SELYUKH: Yeah, so this case is about what happens when workers accuse their employer of breaking labor laws and federal authorities ask a court to intervene while they investigate. And that's what happened with Starbucks. For the past 2 1/2 years, workers at hundreds of coffee shops have pushed to unionize, and Starbucks have fought these campaigns. And this Supreme Court case started with a pretty dramatic situation with a group of workers in Tennessee called the Memphis 7.

MARTIN: OK, the Memphis 7, what happened?

SELYUKH: Starbucks fired them. It was a group of seven baristas and shift supervisors. They'd launched a union campaign at their store. This was two years ago. And Starbucks fired them, saying they broke many company rules, including when they let a TV crew into a closed store. The workers said it was retaliation for their union work, which is protected by law, so federal labor authorities got involved.

And this is the crux of it. That legal process takes a very long time, sometimes years. So while labor officials investigated, they asked a federal district court to sort of reset everything in the meantime. That included reinstating the fired workers, re-hiring the Memphis 7. The court agreed but Starbucks appealed, and it kept appealing all the way now to the Supreme Court.

MARTIN: So it sounds like this case is about the government's power to get involved on workers' behalf before the investigation is done and everything is sorted out.

SELYUKH: Yes, and Starbucks argues that puts a big burden on employers who say they are not breaking any laws. And even more specifically, actually, the question before the Supreme Court is about how easy it should be for labor officials to get a court to intervene. And this matters because that's one of the few tools the National Labor Relations Board has to enforce labor law.

The agency does not have many ways of making a company stop doing whatever it's doing that officials believe is illegal while the investigations and hearings drag on, so occasionally, the board asks for an injunction from a federal district court. And this is where Starbucks argues some of those courts give the labor officials too much leeway, letting the government meet a lower legal bar than they should, and Starbucks wants the Supreme Court to fix that.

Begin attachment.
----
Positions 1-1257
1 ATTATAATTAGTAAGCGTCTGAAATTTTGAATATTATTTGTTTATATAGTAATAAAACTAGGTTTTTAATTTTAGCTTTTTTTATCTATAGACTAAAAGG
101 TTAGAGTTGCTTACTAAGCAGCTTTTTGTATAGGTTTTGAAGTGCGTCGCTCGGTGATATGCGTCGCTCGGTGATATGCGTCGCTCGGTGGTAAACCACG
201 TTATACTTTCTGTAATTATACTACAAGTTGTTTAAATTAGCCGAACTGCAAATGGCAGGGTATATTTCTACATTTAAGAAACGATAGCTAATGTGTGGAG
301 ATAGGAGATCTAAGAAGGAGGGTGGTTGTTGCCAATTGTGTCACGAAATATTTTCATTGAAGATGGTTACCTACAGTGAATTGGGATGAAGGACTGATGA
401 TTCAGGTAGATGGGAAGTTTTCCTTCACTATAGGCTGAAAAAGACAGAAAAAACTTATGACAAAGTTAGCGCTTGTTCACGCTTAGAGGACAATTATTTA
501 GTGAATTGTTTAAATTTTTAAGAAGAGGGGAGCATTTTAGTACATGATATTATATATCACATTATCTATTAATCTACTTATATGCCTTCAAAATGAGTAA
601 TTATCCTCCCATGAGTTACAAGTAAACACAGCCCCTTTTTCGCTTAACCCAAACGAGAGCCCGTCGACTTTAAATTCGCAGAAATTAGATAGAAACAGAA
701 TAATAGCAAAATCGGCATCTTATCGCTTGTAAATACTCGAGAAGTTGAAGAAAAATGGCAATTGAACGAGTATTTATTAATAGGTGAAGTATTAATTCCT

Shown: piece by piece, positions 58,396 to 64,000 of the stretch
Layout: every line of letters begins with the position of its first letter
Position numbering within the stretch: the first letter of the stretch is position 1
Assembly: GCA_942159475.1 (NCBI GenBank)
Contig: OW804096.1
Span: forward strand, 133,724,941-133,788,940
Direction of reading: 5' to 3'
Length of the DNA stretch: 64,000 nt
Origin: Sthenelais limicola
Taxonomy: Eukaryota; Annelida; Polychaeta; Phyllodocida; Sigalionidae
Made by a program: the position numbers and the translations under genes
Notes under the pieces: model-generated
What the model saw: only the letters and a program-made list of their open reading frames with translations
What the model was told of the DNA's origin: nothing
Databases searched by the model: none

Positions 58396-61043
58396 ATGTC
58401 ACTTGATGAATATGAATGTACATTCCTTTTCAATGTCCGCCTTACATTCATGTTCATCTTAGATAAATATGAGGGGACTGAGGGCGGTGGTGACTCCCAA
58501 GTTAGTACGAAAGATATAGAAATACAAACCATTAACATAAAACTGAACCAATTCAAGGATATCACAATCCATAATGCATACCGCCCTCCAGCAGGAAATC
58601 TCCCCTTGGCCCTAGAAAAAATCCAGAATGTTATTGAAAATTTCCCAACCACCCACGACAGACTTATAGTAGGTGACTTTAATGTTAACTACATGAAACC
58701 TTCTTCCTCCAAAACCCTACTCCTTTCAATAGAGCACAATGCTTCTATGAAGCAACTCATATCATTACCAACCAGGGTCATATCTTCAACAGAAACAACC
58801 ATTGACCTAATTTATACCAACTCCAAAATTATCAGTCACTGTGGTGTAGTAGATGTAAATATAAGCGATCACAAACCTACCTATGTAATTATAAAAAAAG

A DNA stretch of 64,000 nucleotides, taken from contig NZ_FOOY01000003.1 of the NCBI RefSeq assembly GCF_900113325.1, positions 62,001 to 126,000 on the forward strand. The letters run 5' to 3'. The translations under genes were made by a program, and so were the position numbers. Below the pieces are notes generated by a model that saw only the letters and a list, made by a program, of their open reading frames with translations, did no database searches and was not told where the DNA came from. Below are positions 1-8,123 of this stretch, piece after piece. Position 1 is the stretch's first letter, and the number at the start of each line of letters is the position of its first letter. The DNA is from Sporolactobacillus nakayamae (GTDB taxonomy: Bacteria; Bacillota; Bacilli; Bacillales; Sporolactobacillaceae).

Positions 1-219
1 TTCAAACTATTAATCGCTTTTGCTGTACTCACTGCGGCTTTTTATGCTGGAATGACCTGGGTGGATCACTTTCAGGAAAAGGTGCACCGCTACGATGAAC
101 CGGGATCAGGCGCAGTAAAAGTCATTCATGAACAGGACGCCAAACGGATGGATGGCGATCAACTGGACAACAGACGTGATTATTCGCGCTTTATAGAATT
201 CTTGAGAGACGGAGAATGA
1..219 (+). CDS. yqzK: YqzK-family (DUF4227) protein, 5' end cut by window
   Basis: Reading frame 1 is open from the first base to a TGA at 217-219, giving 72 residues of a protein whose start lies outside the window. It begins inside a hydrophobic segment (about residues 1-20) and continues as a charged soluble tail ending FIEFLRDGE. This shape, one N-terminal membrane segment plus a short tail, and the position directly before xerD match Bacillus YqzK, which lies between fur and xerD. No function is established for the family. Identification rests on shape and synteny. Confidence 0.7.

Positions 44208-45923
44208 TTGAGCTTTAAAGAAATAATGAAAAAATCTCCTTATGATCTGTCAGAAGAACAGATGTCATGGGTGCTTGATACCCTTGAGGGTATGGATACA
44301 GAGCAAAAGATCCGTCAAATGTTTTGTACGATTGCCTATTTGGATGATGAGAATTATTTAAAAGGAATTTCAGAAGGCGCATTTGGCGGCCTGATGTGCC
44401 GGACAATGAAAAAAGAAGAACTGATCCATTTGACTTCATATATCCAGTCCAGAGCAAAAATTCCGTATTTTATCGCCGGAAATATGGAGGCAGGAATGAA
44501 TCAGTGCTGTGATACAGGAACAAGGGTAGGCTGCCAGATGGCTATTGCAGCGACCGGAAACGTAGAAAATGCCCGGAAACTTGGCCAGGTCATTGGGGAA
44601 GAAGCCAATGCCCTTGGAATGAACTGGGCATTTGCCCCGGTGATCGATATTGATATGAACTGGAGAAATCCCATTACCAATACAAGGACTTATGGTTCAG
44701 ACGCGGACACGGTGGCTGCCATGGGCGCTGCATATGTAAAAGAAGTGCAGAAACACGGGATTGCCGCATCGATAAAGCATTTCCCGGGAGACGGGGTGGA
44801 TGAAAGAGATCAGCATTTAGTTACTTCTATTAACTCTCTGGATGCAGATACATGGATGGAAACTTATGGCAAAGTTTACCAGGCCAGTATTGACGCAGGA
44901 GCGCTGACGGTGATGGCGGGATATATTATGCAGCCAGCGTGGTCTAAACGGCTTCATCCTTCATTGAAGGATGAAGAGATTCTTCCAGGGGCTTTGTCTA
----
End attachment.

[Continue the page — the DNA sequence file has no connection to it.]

MARTIN: Well, I think we've seen this court rule a number of times against labor unions and in favor of business interests. Do we have a sense of what would happen, what the impact would be if Starbucks prevails in this case?

SELYUKH: Well, I think it would send a message that some judges are maybe too quick to grant these injunctions during federal labor investigations. That's what Starbucks is seeking. Unions worry that it could also make unionizing harder and pro-union workers talk about the potential chilling effect of the top court siding with the employer. We heard this from Starbucks worker Florentino Escobar, who's one of the Memphis 7.

FLORENTINO ESCOBAR: My biggest fear is just the Supreme Court making it to where it's going to be much harder for labor unions, whether it's Starbucks or any other corporation, to follow in our footsteps.

SELYUKH: Follow in the footsteps meaning voting to unionize. Fundamentally, labor laws over recent decades have made it more difficult for unions to organize and to bring labor complaints. But now, companies argue labor officials under President Biden have gotten more aggressive trying to help unions along. And a ruling here could tilt the power dynamic between federal labor watchdogs and companies resisting unionization.

MARTIN: That is NPR's Alina Selyukh. Alina, thank you.

SELYUKH: Thank you. Transcript provided by NPR, Copyright NPR.

NPR transcripts are created on a rush deadline by an NPR contractor. This text may not be in its final form and may be updated or revised in the future. Accuracy and availability may vary. The authoritative record of NPR’s programming is the audio record.

A Martínez
A Martínez is one of the hosts of Morning Edition and Up First. He came to NPR in 2021 and is based out of NPR West.
Michel Martin is the weekend host of All Things Considered, where she draws on her deep reporting and interviewing experience to dig in to the week's news. Outside the studio, she has also hosted "Michel Martin: Going There," an ambitious live event series in collaboration with Member Stations.